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Reproduction in Flowering Plants

Artificial Vegetative Reproduction:






  • In artificial vegetative propagation, a portion is separated from the body of the plant and then it is grown independently.
  • This is useful commercially because the new individuals produced maintain the desirable characters of the parents and the offsprings are called as true type.
  • A population of these genetically identical plants obtained from an individual is called a clone.
  • Following techniques have been developed for the artificial vegetative propagation of economic plants:
    • Cuttings: This is the most common method of vegetative propagation practiced by gardeners and nurserymen all over the world. A portion of root, stem or leaf is taken and rooted in the soil to form a new plant. Stem cuttings are most suitable for vegetative propagation as they readily establish themselves into new plants by forming adventitious roots. Factors such as the optimal length and diameter of the cuttings, age of the parent plant and the season have to be taken into consideration for each species. Plants like sugarcane, roses, grapes, cocoa, tapioca, carnation, Bougainvillea, Coleus etc. are propagated by stem cuttings.
    1. Stem cuttings of some plants do not produce roots readily and have to be treated with hormones like IAA, IBA and NAA.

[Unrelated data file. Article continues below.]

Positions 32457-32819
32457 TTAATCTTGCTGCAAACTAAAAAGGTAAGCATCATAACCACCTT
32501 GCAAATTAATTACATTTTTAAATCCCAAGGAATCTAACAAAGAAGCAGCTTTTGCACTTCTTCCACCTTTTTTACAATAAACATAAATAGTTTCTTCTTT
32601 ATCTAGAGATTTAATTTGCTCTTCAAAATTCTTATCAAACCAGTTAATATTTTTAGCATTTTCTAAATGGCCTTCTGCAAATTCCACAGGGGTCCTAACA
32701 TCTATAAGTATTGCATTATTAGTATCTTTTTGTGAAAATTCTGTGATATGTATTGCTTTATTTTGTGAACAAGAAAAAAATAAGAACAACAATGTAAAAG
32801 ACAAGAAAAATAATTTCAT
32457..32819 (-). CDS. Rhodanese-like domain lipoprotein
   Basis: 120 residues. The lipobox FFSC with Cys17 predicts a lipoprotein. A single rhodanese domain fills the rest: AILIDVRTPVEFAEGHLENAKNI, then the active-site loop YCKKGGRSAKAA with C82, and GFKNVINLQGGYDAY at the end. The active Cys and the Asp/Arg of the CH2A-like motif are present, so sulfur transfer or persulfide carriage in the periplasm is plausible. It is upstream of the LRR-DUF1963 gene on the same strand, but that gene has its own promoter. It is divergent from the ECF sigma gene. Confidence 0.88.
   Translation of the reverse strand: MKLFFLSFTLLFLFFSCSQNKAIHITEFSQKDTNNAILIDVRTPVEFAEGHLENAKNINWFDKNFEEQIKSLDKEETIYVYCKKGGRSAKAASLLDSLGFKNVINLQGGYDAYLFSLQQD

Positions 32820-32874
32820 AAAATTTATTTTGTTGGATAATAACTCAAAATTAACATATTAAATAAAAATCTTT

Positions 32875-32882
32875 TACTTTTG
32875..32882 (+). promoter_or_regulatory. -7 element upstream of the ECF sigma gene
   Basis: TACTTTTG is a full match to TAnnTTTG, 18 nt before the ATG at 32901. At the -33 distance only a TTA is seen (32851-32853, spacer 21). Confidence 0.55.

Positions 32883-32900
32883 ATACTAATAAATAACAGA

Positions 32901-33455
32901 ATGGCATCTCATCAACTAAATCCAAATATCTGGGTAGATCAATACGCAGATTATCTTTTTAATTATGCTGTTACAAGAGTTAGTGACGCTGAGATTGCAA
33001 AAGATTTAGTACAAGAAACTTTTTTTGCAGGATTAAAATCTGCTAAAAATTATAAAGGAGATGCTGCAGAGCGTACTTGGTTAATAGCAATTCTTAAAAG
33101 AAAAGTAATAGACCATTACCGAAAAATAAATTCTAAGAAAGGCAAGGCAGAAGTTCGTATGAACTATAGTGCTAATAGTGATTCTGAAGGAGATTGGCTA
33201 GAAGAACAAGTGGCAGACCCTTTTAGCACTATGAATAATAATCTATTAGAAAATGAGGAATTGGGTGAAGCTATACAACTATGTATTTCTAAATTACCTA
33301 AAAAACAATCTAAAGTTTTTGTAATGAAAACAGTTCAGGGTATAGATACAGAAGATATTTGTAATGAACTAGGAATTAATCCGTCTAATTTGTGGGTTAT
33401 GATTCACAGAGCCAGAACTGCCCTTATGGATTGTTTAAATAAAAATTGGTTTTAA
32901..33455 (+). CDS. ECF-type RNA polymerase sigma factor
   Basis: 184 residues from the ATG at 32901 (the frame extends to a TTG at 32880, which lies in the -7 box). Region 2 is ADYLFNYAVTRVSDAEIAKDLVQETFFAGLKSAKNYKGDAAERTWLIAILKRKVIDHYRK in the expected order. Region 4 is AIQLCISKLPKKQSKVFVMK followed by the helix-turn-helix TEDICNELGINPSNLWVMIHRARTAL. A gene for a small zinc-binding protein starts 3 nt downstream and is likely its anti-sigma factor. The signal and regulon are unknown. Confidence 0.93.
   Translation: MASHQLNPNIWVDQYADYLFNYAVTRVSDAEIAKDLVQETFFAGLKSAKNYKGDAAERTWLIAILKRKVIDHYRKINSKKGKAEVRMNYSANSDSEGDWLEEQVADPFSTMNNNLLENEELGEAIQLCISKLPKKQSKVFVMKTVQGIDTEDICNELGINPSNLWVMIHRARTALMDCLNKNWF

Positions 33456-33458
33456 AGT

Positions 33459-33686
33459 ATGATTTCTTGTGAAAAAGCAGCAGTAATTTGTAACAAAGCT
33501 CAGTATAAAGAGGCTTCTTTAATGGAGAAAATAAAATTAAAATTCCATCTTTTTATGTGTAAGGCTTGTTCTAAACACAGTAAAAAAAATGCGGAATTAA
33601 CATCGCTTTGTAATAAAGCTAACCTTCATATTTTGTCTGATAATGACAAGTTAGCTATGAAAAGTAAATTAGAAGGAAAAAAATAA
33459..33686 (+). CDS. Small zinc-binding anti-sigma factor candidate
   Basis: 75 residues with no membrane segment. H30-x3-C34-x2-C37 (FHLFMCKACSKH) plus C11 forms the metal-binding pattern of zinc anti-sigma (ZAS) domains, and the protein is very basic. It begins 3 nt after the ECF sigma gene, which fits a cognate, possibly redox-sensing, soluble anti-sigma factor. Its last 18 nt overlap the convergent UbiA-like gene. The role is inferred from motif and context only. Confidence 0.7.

2. Root cuttings of lemon, tamarind, ipecac, etc. when put into moist soil, sprout forming new roots and shoots.
    • Layering: In this method, roots are induced on the stem while it is still attached to the parent plant. There are two common types of layering:
    1. Mound layering: In this technique, the lower branch of the plant is bent down close to the ground and covered with moist soil in such a way that its growing tip remains above the soil surface. This bent branch is now called a layer. After a few days the covered portion of stem usually produces adventitious roots. The rooted branch is then cut and is grown as an independent plant. This method is commonly employed for propagating strawberry, jasmine, grape vine, raspberry, gooseberry, apple, etc.
    2. Air layering: In this method, the stem is girdled or slit at an upward angle, and covered with moist moss or cotton and wrapped with a polythene sheet to prevent drying. In drier climate, an earthern pot with a hole at the bottom is hanged over the sheet in a convenient position and the two are connected by a soft cotton cord. The pot is filled with water, and water trickles down the cord and keep the sheet moist. After the injured part produces roots, the branch is cut and planted separately to propagate a new individual. This technique is usually employed in plants with thick branches which can not be bent to ground e.g.,pomegranate, orange, guava, litchi, etc.




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